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In the third part of this series, we explore a technical overview of application delivery optimization solutions. In order to properly evaluate application delivery optimization solutions, you must understand the different kinds of optimization solutions and how each can fit into your environment so you can then evaluate accordingly.
As work becomes something you do rather than a place you go to get things done, the virtual enterprise employs myriad new applications for collaboration and communication, like desktop video conferencing, for example. This shift to real-time tools increases the demand for bandwidth and for better and more consistent performance on the wide-area network (WAN). Application delivery optimization (ADO) solutions can be brought to bear to improve application performance on the WAN.
As your organization evaluates ADO solutions to improve response times and meet service-level agreements (SLAs) with different lines of business -- whether those solutions come as software or hardware managed in-house or purchased as a service -- it is imperative that you understand the different kinds of optimization solutions that are available and how each can fit into your environment. It is also imperative that you approach potential solution providers armed with specific questions that will get to the heart of whether their solution is a good fit for your needs. In part two of the three-part series, we will explore the technologies you should be aware of and the questions you should be ready to ask vendors and service providers.
Compression: Shrinking your traffic to fit
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Compression, caching and deduplication reduce the amount of traffic sent over the network, both making room for more traffic and making the most efficient use of available bandwidth. Optimizers sometimes use the same standard compression techniques that go into compressing a file on a desktop, ZIP-style, and sometimes use other means like the construction of data dictionaries. A dictionary catalogs bit patterns in the input, sending a pattern through only once, while logging it in the dictionary at each end of the link. Thereafter, an optimizer at either end will send through the much smaller pointer to the pattern in the dictionary any time it sees a recurrence of that pattern in the input. Whether by directly caching files or by building a dictionary, or both, the ability to reduce the wait for data needed to fulfill a user's request results in faster response times.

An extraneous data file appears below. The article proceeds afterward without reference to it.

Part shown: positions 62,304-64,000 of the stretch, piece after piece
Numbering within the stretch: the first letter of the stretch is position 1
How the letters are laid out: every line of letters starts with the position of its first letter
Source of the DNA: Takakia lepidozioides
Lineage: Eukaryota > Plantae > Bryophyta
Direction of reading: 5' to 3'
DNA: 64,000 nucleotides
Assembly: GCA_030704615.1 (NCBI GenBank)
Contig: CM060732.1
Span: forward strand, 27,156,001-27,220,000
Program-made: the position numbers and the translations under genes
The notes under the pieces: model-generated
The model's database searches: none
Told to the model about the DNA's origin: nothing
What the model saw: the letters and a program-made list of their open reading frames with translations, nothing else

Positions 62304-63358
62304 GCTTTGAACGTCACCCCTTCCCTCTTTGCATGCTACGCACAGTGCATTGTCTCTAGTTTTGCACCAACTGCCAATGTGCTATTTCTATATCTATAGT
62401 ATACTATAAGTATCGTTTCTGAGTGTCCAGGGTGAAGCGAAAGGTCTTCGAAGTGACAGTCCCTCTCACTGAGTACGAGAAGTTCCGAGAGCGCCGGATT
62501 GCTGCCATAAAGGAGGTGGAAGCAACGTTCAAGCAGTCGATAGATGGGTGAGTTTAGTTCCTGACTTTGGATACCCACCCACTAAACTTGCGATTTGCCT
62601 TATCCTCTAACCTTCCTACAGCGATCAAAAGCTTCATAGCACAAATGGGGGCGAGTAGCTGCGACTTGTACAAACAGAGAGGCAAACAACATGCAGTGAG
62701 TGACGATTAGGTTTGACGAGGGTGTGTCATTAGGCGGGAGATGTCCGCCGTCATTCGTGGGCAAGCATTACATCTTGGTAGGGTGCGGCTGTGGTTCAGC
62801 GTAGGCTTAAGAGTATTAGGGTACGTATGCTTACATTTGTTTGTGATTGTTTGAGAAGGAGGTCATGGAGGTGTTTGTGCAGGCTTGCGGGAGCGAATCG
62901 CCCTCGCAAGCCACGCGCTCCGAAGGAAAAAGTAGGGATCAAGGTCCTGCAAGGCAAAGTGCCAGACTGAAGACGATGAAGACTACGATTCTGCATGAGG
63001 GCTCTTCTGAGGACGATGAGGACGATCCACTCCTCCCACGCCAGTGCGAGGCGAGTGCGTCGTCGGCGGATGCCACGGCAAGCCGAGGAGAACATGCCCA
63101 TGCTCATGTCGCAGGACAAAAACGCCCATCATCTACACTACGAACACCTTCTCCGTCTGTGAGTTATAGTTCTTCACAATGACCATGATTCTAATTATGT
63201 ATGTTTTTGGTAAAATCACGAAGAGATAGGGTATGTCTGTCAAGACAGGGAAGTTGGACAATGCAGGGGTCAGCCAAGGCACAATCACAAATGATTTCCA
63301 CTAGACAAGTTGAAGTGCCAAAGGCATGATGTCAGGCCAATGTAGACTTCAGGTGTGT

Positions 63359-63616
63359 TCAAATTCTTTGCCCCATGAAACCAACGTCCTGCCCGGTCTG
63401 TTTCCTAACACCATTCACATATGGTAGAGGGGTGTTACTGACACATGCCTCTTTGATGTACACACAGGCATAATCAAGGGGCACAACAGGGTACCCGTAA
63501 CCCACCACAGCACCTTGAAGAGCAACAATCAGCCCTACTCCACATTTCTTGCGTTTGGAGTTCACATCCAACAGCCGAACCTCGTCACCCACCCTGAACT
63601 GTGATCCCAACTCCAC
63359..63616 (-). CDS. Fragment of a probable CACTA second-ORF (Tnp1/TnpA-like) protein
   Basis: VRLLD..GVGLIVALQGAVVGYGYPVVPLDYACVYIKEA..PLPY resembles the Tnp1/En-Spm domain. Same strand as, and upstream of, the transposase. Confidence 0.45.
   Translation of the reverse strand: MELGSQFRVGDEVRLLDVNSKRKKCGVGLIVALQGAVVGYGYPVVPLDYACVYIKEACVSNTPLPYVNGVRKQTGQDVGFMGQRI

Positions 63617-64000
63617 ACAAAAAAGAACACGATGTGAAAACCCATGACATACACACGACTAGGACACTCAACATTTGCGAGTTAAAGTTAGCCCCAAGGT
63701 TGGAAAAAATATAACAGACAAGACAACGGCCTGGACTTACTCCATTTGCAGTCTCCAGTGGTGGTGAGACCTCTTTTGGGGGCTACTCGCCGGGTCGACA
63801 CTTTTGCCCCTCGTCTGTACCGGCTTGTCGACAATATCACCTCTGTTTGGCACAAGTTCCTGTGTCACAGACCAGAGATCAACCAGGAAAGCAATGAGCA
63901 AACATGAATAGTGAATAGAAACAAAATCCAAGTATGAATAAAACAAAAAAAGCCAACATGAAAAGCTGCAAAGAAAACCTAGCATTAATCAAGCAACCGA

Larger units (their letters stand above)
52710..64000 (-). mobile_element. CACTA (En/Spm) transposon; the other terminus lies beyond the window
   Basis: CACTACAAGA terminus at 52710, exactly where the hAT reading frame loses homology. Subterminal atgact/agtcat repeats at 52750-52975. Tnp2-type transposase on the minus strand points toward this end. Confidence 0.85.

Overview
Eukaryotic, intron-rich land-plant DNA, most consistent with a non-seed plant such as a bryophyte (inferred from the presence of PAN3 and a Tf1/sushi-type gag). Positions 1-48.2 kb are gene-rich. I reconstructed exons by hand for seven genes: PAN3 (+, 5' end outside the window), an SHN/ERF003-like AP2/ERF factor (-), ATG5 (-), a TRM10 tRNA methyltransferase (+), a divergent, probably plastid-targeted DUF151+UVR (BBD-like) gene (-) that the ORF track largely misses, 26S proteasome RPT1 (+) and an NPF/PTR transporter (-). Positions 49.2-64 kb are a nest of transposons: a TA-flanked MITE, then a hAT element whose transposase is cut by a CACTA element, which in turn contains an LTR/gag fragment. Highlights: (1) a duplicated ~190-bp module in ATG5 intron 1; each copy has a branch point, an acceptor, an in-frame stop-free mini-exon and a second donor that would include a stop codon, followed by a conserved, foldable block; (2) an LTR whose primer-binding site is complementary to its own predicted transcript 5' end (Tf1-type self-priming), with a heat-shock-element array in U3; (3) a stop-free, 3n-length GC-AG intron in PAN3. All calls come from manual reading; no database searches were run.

Compression helps most if performance issues center around moving large files from place to place: backing up or replicating data from one location to another; moving large streams of "bulky" data like XML messages; moving among SOA components, or EDI or HL7 data. Compression helps enormously if many users in a given location reach for the same remotely stored content, or if any given person uses the same content several times.
Acceleration: Cut to the chase
Accelerators compensate for the shortcomings in applications' network protocols, typically by lying to the systems at either end of the connection. Many network applications have protocols that only their creators could love, developed in low-load, high-bandwidth environments. Running applications across high-latency, low-bandwidth, lossy or jittery WAN, mobile or Internet links exposes their weaknesses. For example, some applications are chatty, sending long request/response chains back and forth. Add high latency to each leg of each round trip, and the user finds the application has become painfully slow. Of course TCP, which underlies most application protocols, has its own problems with flow control, being quick to ramp up transmission speeds when network conditions are good but even quicker to drop them down drastically when links get congested. Most TCP-based applications can benefit from acceleration.